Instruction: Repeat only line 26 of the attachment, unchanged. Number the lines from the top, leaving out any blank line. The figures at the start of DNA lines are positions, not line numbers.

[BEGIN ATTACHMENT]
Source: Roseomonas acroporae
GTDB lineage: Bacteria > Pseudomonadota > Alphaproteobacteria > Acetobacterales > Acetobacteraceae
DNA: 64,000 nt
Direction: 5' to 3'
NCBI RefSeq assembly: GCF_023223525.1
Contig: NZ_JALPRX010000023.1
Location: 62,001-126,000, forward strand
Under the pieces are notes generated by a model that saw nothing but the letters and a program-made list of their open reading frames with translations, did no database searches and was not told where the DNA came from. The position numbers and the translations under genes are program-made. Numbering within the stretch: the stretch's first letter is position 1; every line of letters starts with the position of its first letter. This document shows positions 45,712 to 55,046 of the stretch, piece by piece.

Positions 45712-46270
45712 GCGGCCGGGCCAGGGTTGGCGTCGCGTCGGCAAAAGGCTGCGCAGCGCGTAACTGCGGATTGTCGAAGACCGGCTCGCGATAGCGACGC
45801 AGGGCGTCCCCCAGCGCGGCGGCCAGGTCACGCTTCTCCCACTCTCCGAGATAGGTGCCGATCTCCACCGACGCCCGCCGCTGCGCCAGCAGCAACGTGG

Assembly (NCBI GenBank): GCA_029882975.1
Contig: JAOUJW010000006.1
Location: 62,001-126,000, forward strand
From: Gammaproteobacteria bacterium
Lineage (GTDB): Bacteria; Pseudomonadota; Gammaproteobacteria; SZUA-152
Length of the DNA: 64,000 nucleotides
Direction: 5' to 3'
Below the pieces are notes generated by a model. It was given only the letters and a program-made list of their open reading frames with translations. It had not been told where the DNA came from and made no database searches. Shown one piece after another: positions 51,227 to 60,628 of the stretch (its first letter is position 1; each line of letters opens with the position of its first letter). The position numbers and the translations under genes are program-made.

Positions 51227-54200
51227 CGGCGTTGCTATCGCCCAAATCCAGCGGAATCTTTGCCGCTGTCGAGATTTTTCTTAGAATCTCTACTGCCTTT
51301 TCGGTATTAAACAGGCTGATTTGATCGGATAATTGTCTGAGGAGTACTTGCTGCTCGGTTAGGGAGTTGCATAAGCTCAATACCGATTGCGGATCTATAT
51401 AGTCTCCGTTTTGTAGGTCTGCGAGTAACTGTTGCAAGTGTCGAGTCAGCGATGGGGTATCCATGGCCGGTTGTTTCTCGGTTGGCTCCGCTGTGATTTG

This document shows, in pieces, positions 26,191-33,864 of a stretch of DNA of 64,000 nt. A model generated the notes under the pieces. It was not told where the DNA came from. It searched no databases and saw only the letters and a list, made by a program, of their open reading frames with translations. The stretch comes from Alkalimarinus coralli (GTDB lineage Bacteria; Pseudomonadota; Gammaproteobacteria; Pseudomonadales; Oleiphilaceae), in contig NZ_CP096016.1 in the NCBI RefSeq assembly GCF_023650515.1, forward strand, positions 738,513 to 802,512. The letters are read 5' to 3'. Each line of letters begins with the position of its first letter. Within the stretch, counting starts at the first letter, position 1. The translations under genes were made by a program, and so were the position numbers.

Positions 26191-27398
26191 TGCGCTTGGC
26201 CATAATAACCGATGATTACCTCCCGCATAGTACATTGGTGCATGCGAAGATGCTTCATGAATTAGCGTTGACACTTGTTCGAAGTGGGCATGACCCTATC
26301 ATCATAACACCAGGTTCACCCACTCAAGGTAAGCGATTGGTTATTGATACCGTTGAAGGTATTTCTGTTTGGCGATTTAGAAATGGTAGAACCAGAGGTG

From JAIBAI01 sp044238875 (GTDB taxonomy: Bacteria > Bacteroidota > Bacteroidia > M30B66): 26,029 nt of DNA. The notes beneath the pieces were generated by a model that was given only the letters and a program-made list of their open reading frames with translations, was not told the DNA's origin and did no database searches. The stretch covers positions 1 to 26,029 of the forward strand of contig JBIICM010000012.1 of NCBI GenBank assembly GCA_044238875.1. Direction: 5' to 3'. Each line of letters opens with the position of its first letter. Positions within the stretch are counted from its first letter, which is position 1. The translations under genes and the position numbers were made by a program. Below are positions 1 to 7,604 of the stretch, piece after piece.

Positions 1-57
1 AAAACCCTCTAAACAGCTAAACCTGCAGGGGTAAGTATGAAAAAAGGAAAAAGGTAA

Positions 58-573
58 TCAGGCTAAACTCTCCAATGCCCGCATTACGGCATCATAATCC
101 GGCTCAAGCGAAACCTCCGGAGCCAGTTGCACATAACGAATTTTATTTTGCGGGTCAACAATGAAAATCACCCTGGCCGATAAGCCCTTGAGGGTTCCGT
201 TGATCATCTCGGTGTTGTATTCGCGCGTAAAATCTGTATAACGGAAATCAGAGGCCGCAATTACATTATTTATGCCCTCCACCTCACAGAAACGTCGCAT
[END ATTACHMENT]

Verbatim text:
26191 TGCGCTTGGC